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Mace

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(1) A short, richly ornamented staff, often made of silver, the upper part furnished with a knob or other head-piece and decorated with a coat of arms, usually borne before eminent ecclesiastical corporations, magistrates, and academic bodies as a mark and symbol of jurisdiction.

(2) More properly, the club-shaped beaten silver stick (mazza) carried by papal mazzieri (mace-bearers), Swiss Guards (vergers), in papal chapels, at the consecration of bishops, and by the cursores apostolici (papal messengers). When in use the mace is carried on the right shoulder, with its head upwards. Formerly cardinals had mace-bearers. Mazzieri, once called servientes armorum, or halberdiers, were the bodyguard of the pope, and mazze (clavae, virgae) date back at least to the twelfth century (virgarii in chapter 40 of the Ordo of Cencius).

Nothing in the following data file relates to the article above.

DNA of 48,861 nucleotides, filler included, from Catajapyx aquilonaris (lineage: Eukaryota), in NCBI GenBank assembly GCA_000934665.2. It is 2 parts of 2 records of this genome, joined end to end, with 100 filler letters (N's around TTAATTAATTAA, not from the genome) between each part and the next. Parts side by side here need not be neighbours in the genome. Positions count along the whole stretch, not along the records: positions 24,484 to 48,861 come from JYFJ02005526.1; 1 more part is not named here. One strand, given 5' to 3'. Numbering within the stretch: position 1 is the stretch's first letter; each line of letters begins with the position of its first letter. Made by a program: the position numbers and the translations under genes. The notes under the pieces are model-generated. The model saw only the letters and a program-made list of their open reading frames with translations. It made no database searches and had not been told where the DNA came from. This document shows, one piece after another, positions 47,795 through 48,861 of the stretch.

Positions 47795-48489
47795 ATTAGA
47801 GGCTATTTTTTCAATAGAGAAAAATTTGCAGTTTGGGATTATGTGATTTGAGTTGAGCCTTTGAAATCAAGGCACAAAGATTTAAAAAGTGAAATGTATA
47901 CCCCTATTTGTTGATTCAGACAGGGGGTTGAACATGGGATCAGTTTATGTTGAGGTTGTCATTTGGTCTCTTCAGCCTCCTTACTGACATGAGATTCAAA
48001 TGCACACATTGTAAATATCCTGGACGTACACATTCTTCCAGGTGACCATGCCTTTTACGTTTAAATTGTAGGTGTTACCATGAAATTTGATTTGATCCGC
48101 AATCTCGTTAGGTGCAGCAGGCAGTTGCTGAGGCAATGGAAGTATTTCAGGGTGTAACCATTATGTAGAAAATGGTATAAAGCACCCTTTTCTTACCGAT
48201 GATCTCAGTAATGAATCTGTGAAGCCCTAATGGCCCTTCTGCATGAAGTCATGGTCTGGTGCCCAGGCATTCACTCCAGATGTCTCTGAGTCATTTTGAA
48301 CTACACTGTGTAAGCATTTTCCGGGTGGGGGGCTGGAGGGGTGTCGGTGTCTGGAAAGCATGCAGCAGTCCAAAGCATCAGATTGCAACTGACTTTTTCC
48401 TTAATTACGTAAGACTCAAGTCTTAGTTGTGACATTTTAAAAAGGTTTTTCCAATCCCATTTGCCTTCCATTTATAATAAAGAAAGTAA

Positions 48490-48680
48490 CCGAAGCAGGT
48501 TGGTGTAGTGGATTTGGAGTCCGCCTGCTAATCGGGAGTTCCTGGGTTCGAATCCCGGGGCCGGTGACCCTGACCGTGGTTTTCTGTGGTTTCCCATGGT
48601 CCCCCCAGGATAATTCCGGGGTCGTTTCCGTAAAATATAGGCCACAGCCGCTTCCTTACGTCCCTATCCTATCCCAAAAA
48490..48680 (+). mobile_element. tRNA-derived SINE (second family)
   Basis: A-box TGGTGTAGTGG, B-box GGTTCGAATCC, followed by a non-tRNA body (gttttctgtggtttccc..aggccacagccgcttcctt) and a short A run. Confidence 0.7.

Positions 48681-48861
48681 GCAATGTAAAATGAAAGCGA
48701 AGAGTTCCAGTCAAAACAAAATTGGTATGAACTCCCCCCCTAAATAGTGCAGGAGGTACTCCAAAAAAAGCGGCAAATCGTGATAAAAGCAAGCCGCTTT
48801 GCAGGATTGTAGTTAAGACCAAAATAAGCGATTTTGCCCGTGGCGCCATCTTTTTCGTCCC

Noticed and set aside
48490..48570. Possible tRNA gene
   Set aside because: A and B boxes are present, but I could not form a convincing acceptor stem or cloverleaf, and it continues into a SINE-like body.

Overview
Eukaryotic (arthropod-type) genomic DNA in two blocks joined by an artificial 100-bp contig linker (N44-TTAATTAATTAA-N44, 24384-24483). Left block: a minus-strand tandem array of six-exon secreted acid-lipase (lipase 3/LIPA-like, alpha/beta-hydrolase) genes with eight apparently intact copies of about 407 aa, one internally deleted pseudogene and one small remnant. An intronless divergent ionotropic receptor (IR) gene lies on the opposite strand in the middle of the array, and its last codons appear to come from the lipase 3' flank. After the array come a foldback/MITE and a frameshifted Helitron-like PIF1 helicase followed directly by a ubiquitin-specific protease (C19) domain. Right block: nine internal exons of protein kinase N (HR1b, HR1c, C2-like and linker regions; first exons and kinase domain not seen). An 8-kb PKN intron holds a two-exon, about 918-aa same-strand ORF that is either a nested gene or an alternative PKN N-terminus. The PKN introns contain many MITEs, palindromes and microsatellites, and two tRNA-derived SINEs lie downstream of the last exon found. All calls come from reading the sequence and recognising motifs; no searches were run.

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APA citation. Mace. (1910). In The Catholic Encyclopedia. New York: Robert Appleton Company. http://www.newadvent.org/cathen/09491a.htm

MLA citation. "Mace." The Catholic Encyclopedia. Vol. 9. New York: Robert Appleton Company, 1910. <http://www.newadvent.org/cathen/09491a.htm>.

Ecclesiastical approbation. Nihil Obstat. October 1, 1910. Remy Lafort, Censor. Imprimatur. +John M. Farley, Archbishop of New York.

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